PCOS: The New Epidemic That’s Wreaking Havoc on Your Health
Thirty years ago, this syndrome was a rarity. Now it’s reaching epidemic levels. It’s called polycystic ovary syndrome (PCOS) and is responsible for menstrual abnormalities, ovulation cessation, facial hair, obesity, acne, and male pattern baldness in women age 12-45. It’s also one of the leading causes of infertility in women.
PCOS begins when fluid filled sacs form on the ovaries. When these sacs secrete the male hormone testosterone, irregular menstrual cycles and ovulation result. This testosterone is also the cause of facial hair and acne.
The disturbing news is that women often have to see up to 5 doctors before they receive a proper diagnosis. Part of the problem is that internists aren’t specialized in female reproductive disorders and gynecologists aren’t always up to speed on metabolic disorders, excessive body hair, and obesity. Only recently have the two groups of doctors gathered together to discuss what seems to be a growing epidemic.
What causes PCOS?
It’s difficult to say exactly what causes PCOS. Genetics may be a factor – women born into families with a history of PCOS have an increased risk of having it as well. Brothers of women with PCOS often have high levels of high testosterone DHEA, though they suffer no ill effects from it.
However, research indicates a major cause of PCOS is exposure of female embryos to environmental toxins that mimic estrogens. These hazardous chemicals alter developing embryonic tissues, especially the ovarian follicles rendering them dysfunctional. There is usually no sign of problems until puberty begins.
Lifestyle factors contribute to PCOS as well. Poor nutrition, little or no exercise, and stress can contribute to dysfunctional ovarian follicles. Stress alone can cause women to stop ovulating.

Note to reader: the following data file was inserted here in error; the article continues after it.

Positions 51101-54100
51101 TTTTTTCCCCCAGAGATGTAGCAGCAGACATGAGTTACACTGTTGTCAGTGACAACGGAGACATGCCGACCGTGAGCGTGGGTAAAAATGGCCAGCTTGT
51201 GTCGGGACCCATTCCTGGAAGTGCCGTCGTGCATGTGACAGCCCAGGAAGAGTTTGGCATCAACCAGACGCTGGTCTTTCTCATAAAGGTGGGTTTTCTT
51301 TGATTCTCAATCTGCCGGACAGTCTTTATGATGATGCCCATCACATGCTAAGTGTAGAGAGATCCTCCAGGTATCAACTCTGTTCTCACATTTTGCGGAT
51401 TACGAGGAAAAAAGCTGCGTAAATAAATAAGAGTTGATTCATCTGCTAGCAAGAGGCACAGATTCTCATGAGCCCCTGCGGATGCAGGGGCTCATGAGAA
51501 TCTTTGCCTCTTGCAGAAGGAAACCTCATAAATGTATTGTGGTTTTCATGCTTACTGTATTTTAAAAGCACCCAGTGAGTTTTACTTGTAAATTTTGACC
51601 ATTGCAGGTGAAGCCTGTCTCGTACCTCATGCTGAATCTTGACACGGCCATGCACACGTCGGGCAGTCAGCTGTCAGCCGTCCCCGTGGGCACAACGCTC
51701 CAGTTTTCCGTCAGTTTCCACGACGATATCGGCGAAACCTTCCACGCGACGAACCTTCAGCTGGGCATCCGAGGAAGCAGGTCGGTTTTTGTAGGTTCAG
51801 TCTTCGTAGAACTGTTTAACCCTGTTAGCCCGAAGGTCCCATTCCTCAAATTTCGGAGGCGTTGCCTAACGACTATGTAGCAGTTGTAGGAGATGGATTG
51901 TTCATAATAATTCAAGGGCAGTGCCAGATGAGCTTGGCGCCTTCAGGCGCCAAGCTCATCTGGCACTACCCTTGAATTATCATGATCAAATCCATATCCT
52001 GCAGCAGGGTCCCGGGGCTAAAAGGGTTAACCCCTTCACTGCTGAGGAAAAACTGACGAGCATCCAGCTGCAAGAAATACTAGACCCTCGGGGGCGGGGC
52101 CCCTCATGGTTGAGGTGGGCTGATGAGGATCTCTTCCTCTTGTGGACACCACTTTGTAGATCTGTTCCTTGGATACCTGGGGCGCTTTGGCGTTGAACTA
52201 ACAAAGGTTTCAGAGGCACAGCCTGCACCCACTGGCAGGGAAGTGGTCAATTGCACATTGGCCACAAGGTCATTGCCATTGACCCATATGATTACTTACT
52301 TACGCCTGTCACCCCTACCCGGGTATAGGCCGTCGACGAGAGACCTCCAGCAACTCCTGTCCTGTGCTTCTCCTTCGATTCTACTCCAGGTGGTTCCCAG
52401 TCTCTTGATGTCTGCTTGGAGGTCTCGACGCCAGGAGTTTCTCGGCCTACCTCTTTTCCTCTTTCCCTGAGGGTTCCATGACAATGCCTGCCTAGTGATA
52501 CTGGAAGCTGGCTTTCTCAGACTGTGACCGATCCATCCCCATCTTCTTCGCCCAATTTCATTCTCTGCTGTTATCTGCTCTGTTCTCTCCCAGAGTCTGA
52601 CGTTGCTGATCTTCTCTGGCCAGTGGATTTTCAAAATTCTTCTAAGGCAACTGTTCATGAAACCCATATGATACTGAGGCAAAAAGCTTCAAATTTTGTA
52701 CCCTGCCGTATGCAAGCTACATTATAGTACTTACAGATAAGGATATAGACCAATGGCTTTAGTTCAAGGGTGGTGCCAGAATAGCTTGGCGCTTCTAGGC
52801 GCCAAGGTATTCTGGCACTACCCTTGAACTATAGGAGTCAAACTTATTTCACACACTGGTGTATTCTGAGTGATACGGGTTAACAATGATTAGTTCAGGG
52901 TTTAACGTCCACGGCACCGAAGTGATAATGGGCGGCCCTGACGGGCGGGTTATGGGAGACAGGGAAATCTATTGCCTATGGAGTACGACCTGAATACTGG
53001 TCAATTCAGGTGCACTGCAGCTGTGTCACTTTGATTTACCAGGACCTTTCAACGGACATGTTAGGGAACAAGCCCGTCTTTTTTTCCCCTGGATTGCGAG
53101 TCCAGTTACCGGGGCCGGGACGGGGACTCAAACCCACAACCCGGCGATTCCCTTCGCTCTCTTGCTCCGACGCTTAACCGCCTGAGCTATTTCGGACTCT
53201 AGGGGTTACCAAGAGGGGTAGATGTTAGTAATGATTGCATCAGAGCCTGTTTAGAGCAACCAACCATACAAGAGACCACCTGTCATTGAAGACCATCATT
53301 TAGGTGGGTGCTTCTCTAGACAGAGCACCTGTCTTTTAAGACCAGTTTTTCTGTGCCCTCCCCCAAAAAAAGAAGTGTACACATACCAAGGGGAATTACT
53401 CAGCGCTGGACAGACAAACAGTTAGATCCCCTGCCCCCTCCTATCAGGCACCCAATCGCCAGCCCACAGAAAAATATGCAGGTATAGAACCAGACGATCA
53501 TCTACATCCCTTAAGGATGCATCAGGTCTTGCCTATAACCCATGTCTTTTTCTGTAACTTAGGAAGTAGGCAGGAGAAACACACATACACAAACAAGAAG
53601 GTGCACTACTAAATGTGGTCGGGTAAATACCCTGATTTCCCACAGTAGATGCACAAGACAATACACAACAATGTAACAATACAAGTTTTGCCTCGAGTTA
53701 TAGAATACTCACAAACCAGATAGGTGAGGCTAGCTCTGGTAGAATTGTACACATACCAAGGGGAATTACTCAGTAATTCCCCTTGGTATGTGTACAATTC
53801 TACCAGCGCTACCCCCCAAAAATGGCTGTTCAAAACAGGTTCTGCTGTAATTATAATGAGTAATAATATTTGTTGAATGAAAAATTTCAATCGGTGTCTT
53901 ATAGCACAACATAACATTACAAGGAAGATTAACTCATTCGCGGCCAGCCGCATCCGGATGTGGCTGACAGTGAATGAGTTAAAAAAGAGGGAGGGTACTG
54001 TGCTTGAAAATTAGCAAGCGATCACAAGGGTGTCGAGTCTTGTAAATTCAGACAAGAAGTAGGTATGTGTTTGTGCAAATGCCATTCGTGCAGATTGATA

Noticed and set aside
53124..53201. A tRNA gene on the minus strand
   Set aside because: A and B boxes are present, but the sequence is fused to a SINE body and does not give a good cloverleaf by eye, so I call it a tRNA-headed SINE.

As with most conditions, diet plays a huge role in PCOS. A diet high in sugar and refined carbohydrates cause insulin levels to peak. When insulin levels peak too high too often this can lead to the stimulation of androgen receptors on the ovaries, which leads to excess hair on the face, legs, and arms, thinning hair on the head, and acne. Remained unchecked, this kind of diet leads to obesity, which can lead to even more problems such as diabetes and heart disease. These conditions are not uncommon in women with PCOS.
How to treat PCOS.
The conventional treatments consist of birth control pills, synthetic estrogens, and androgens. Sometimes drugs that address insulin resistance are prescribed.
But there are much safer, effective, and less expensive ways to combat the cause of PCOS rather than treating the symptoms. Some doctors feel natural progesterone should be the basis for treating PCOS. 15 to 20 mg of progesterone cream can help balance hormone levels, which will help control the excessive hair. This doesn’t happen over night so it may take up to 6 months to see results.
Then nutrition and exercise needs to be addressed. Staying away from sugar and refined carbohydrates is the best place to start. With a proper exercise program and healthy diet, progesterone can go a long way to battle the root cause of PCOS.
Any women suffering with irregular periods, new facial hair, and unexplained weight gain should talk to her doctor. Blood tests can check for increased testosterone levels and insulin resistance. A vaginal ultrasound can locate and identify cysts. The good news is once you know what you’re dealing with you can take the necessary steps to correct the disorder.